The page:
Academic journal article Advances in Competitiveness Research

Re-Engineering Operational Practices and Processes to Improve the Customer Focus of a Marketing Organization

Academic journal article Advances in Competitiveness Research

Re-Engineering Operational Practices and Processes to Improve the Customer Focus of a Marketing Organization

Article excerpt

EXECUTIVE SUMMARY

The objective of this field study is to examine the applicability and potential advantages of pull operational practices in a mid-size manufacturing organization. The results derived based on this field study point to both operational gains and customer-related benefits which can be attributed to pull operational practices.

Keywords: Re-engineering, Pull Practices, Mid-size Manufacturing, Marketing

INTRODUCTION

The framework depicted in Figure 1 was used to examine the current operational practices in a mid-size, welded stainless steel pipe firm. It was also used to identify areas of improvement in the existing operational system. Concepts related to the Theory of Constraints (TOC) and Business Re-engineering (BR) were used to modify the existing system. The modified system is designed to enhance operational efficiencies as well as the customer orientation of the firm.

The studied firm (XYZ Company) has been in business for more than 50 years. The Company is currently using a push operational system to produce products for inventory. The purpose of this study was to determine the overall benefits to XYZ Company resulting from re-engineering its operational system from traditional manufacturing system to a pull system, driven by customer demand. In the process, the impact of changes in customer requirements on the production line was evaluated. Finally, the TOC principles were used to determine the potential of a competitive advantage to XYZ Company due to the modified operational system.

BACKGROUND

Traditional concepts of effective manufacturing are based on mass production and are often referred to as a push system. In many such manufacturing environments when the output of a product doubles, the real value-added unit cost of manufacturing that product is reduced by a constant percentage (Pearson & Wisner, 1993). This improvement is often called a learning curve, or more precisely a price improvement curve. The objective of the push system is to efficiently use production resources. Such orientation, works well in industries where there is predictable high customer demand and quick product turnaround times such as electrical and automobiles industries. Altiok and Ranjan (1995) note that in a push system, the production schedules are generally based on the demand forecast. Under a push system, each stage runs at maximum capacity pushing material downstream. Kenward (1992) recognizes that a traditional push system is based on maximizing not only capacity, but also labor efficiency. In a push system, it is relatively easy to determine which operations are running at full capacity. Buffer stocks are often used to account for uncertainty in customers' demand and supply variations. Although this work-in-process appears as an asset on the balance sheet, it is really a liability because the operation must incur costs to carry the work-in process.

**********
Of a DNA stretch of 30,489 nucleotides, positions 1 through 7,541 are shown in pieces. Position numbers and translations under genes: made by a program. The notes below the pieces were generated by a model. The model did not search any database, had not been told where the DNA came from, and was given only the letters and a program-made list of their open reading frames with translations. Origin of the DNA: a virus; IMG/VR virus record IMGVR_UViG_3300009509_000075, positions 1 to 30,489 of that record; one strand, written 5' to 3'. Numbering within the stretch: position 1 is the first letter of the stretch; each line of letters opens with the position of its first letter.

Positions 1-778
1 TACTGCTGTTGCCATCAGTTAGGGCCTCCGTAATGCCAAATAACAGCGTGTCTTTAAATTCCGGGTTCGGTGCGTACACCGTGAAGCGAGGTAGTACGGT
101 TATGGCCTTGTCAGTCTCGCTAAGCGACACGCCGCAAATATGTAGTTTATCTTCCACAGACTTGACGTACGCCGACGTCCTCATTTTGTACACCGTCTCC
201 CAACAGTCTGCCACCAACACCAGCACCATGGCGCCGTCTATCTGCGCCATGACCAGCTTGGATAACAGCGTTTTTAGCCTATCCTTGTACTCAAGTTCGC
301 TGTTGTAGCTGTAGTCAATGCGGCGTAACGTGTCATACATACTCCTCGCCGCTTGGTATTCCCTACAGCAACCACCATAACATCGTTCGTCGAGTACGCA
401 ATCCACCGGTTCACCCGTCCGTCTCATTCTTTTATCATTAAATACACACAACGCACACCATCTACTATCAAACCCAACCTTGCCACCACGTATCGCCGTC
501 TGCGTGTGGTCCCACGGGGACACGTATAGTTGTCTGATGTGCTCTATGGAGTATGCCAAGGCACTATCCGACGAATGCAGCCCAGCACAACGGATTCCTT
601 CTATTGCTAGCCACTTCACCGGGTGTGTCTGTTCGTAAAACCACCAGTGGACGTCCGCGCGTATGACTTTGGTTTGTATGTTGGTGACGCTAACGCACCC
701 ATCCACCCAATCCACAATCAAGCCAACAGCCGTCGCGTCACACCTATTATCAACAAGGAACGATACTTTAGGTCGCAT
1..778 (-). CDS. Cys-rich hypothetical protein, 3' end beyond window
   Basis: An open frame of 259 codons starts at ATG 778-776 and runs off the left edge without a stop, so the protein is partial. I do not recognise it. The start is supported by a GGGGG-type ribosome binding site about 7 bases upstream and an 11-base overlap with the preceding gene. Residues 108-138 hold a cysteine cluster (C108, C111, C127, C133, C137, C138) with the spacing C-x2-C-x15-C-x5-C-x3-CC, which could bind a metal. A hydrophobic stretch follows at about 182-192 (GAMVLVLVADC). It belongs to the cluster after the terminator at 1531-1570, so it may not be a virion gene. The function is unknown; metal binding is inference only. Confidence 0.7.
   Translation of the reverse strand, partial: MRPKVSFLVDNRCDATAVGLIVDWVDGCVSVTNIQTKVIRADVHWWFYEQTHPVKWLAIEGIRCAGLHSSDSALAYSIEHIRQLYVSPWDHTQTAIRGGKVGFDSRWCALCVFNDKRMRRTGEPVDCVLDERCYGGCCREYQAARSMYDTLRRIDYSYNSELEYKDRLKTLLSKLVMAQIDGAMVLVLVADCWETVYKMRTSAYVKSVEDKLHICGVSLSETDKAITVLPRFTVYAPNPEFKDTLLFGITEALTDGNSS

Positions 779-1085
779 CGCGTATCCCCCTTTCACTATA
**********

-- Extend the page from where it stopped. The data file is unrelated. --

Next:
[FIGURE 1 OMITTED]

Krishnamurthy, Suri, and Vernon (2000) studied the performance of a flexible manufacturing line. They compared the throughput and average inventory characteristics under a pure push system with other manufacturing strategies.

Results indicated that the pure push strategy has a higher throughput for a given level of inventory than other strategies. However, the push system advantages in terms of operational efficiency may be at the expense of the customer focus. Maximizing the throughput of individual manufacturing subprocesses often creates large work-in-process inventories throughout the plant.

The objective of the pull system is to link the production process to customer demands and to enable manufacturing firms to meet changes in demand with minimal production costs and minimal waste. Implementation of Just-in-Time (JIT) techniques have been reported in the literature. Hancock and Zayko (1998) note that the implementation of JIT in the U. …

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